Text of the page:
by Chris Bodenner

The excavation of 11,500-year-old temples in Turkey - a discovery that "predates villages, pottery, domesticated animals, and even agriculture" - has upended the consensus over human development:

[Lead archeologist Klaus] Schmidt's thesis is simple and bold: it was the urge to worship that brought mankind together in the very first urban conglomerations. The need to build and maintain this temple, he says, drove the builders to seek stable food sources, like grains and animals that could be domesticated, and then to settle down to guard their new way of life. The temple begat the city.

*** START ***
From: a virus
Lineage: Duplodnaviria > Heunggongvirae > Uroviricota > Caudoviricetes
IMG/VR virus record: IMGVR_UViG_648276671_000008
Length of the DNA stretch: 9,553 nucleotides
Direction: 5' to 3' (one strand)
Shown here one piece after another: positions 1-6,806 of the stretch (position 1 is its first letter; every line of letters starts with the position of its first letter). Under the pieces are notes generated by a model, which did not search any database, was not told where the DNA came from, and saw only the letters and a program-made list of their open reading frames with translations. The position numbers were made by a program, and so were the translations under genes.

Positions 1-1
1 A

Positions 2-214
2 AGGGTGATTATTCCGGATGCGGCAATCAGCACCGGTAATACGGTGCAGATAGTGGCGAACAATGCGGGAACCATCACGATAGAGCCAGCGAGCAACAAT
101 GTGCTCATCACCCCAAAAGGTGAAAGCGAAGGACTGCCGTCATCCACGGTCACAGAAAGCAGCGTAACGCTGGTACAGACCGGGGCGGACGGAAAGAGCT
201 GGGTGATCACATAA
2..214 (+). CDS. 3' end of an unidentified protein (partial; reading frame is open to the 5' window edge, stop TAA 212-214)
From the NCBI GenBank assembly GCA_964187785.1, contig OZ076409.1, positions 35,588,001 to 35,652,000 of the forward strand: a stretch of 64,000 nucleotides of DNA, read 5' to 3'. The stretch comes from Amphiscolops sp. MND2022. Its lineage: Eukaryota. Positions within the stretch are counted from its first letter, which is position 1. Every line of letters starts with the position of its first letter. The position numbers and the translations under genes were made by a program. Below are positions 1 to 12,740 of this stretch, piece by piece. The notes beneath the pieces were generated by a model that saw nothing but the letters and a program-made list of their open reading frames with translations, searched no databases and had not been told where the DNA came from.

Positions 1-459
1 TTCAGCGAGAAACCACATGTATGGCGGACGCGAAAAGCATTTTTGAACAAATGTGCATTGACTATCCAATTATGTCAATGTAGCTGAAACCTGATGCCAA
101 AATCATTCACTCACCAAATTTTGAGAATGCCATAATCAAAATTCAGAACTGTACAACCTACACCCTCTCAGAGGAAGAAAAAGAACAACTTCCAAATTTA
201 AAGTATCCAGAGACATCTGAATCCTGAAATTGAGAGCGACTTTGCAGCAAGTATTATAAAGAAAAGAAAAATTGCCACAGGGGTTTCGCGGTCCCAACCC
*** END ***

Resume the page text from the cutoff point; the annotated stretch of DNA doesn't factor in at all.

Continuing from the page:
This theory reverses a standard chronology of human origins, in which primitive man went through a "Neolithic revolution" 10,000 to 12,000 years ago. In the old model, shepherds and farmers appeared first, and then created pottery, villages, cities, specialized labor, kings, writing, art, andsomewhere on the way to the airplaneorganized religion. As far back as Jean-Jacques Rousseau, thinkers have argued that the social compact of cities came first, and only then the "high" religions with their great temples, a paradigm still taught in American high schools.

Religion now appears so early in civilized lifeearlier than civilized life, if Schmidt is correctthat some think it may be less a product of culture than a cause of it, less a revelation than a genetic inheritance.

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